I realised yesterday that maybe I am actually trying to undertake the early thinking related to the development of an initial concept framework that starts off a research process. The thought had been sitting quietly in the back of my mind but I was so strongly focussed on my concerns about blame culture and how that can possibly lead to us disempowering & demoralising ourselves, that I kept pushing it aside. Now that I’m listening to myself, I’m wondering (and not for the first time) can what I am doing actually be of sufficient rigour to offer librarians a tool to help begin reflecting on their info lit liaison if it’s not tested through a research process? I had seen research being necessary as a validating process of a “proper” tool but thought that perhaps it wasn’t necessary as a point to help people explore objectively when they are immersed in concerns about their work. mmmm ….
Well, I’ve started my lit review & am not terribly far in but it’s clear that academic experiences & understandings of info lit definitely needs to be a cluster. It doesn’t look like there’s a bucket load of stuff since my last lit review, but there is definitely nice work out there & so far it’s looking like it does justify a cluster rather than a subfactor. As we’d expect, it’s phenomenographic work that’s providing the insights.
As I look at the findings related to academic clients’ experiences & understandings of info lit, I’m sometimes finding how these do & don’t coincide with standard librarians’ conceptions of info lit. This is interesting to me as it’s something that I have almost always tried to do – come to a shared understanding of info lit (in fact the library service as a whole) with my (student & academic) clients. Also, my approach has not always been seen as legitimate by the “info lit powers”. It has even been cited as a form of “disloyalty” to the library.
I have never understood how truly understanding clients & engaging with them could be a measure of incompetence or disloyalty but I’m starting to wonder a little differently about this now. If, when they were less powerful practitioners, these librarians didn’t produce strong info lit liaison outcomes, did they (subconsciously) learn to blame clients for the limited outcomes rather than look for ways to empower all parties in the “info lit game”? And, with this mindset of disempowerment, could they have become managers &/or leaders who can’t/don’t find ways to influence their organisations?
I wonder this because I have experienced some (not all) work environments where liaison librarians seem to be expected to turn around organisational culture as it relates to info lit without any or with very limited simultaneous & ongoing work from managerial roles higher up the organisational food chain. Is it just left to liaison librarians because these managers see no other option? Has their earlier blame mindset continued during their rise up the ladder & continued to disempower them in this area?
Does this suggest that there may be a library management cluster (perhaps of its own) or library management subfactor in some kind of organisational culture cluster that considers whether/how the ground for info lit liaison is appropriately prepared & nourished by the appropriate higher level library people? My early & very limited thoughts are in favour of a subfactor in an organisational culture cluster (should such a cluster be relevant). But this is just a note to self for future work. My priority is still the lit review on academic clients’ understandings & experiences of info lit & I’VE GOT TO STAY ON THAT TOPIC!!!!!!!!!!!!!!!!!!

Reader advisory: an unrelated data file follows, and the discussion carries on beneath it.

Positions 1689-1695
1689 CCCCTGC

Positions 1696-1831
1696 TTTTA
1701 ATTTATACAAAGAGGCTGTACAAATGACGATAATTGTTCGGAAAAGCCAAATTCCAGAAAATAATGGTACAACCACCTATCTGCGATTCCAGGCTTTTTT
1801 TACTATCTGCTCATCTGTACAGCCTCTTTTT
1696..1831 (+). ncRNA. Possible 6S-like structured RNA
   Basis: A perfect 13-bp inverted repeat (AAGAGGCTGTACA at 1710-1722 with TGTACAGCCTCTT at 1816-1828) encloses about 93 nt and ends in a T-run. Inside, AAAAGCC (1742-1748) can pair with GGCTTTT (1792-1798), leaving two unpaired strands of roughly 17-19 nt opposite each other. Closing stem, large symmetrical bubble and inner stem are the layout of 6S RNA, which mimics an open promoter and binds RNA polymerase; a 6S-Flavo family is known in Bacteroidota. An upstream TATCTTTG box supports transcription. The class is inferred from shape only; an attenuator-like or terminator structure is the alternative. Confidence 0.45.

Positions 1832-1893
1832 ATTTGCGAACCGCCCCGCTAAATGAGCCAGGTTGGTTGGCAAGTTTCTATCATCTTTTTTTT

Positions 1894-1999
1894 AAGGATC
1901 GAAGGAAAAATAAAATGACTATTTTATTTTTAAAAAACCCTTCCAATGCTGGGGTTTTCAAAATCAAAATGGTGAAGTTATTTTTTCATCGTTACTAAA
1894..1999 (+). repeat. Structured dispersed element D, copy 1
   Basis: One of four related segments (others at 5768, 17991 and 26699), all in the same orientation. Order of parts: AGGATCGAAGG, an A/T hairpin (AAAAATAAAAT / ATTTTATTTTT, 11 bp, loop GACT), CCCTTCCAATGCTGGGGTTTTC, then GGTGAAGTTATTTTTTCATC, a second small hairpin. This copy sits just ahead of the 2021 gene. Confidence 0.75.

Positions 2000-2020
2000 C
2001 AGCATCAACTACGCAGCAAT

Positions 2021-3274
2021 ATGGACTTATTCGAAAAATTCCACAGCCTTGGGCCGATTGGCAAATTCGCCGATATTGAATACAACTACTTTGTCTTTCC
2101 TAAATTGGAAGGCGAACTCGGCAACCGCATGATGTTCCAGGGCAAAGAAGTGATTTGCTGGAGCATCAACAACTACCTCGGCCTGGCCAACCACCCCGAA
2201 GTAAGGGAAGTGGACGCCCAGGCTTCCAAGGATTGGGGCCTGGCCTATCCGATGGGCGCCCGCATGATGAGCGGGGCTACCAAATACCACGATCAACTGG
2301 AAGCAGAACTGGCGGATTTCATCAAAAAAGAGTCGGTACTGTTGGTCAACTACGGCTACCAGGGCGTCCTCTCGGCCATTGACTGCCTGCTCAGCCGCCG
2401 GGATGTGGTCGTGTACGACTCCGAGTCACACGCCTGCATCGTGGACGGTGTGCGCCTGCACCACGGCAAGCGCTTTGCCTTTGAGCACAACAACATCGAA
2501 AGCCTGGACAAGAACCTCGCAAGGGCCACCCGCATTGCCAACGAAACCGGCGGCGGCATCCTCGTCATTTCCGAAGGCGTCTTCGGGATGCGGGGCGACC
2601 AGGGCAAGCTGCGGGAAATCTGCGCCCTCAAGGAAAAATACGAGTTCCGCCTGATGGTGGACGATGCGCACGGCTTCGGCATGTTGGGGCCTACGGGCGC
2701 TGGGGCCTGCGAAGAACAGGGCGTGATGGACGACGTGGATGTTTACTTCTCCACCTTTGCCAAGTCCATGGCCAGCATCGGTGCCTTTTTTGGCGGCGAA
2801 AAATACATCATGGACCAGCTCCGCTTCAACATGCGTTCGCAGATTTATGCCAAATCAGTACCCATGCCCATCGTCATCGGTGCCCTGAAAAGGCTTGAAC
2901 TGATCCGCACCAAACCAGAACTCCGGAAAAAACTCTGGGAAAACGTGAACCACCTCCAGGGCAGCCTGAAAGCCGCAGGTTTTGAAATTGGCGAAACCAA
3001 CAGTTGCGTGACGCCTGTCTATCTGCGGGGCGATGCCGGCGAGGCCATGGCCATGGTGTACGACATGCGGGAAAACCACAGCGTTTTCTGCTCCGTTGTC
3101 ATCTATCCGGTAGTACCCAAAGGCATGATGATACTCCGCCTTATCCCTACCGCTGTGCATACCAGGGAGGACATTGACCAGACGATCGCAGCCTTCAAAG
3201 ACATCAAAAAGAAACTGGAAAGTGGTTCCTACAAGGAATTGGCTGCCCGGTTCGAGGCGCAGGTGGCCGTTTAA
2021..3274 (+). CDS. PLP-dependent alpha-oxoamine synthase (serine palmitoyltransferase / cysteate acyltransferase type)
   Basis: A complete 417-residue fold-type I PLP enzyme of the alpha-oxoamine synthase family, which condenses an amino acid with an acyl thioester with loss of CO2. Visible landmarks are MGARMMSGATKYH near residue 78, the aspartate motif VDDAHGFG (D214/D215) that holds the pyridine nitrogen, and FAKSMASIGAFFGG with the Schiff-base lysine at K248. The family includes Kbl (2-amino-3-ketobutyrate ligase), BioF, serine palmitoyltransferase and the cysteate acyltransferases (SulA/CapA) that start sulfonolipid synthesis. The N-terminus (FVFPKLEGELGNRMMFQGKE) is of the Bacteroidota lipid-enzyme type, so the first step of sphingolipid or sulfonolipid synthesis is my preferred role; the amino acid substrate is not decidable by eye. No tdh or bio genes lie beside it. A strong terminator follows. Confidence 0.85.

Continuing on from my (previous) Collis & Moonen 4-E Model post … It’s been a few years since I did a lit review of this area (when I was seriously considering an action research project with the teaching team of a first year problem based learning course). I was surprised by the very limited amount of literature in the area. Given the ongoing complaints about academic clients’ preparedness to take up info lit (either through work with their librarians or the lack of student knowledge & skills as experienced on ‘reference’ desks), it will be really interesting to see if & how this has changed.
This seems an incredibly obvious & much needed research area but, given that academics in librarianship hadn’t been bothered with the question when I did my last lit review, perhaps it’s still neglected? Even so, it is such an enormous issue in the practise of academic librarianship that surely our faculty practitioners have been motivated to ask & answer many questions in the area by now, even if our librarianship academics’ motivations have been elsewhere.
If our practising librarians (especially those with faculty status or PDs with own research responsibilities) haven’t been motivated to research into related areas, perhaps we have an indication for another cluster related to librarians’ attitudes to & relationships with academics?
Any research into our academic clients’ experiences may touch on discipline cultures, specific organisational cultures or even broader university culture that encourage or discourage academic engagement with info lit. So we might see another cluster & its subfactors there.
But, one step at a time. First, info lit as it is experienced by our academic clients. Time to review the literature & perhaps explore the experiences of some clients. I wonder if there could be value in talking to some clients who have partnered with me to create info lit learning opportunities for students? We’ve done work with which we’ve been happy & faced some barriers that have created compromise with which we’ve not been happy. BUT FOCUS – LIT REVIEW FIRST!!!!
The ACRL’s blog has a post related to the willingness of academic clients to accept the expertise/advice/recommendations/work of liaison librarians & information literacy. This post is written by an author whose work I much admire. In this particular post though, I find myself wondering if the case put is a bit too simplistic for the complexity of the university environment as I have experienced it (which I recognise may not be representative of the experiences of other liaison type librarians no matter where they work). At first blush I’m thinking a few things but I’m sure that, with time to ponder, there will be points to add: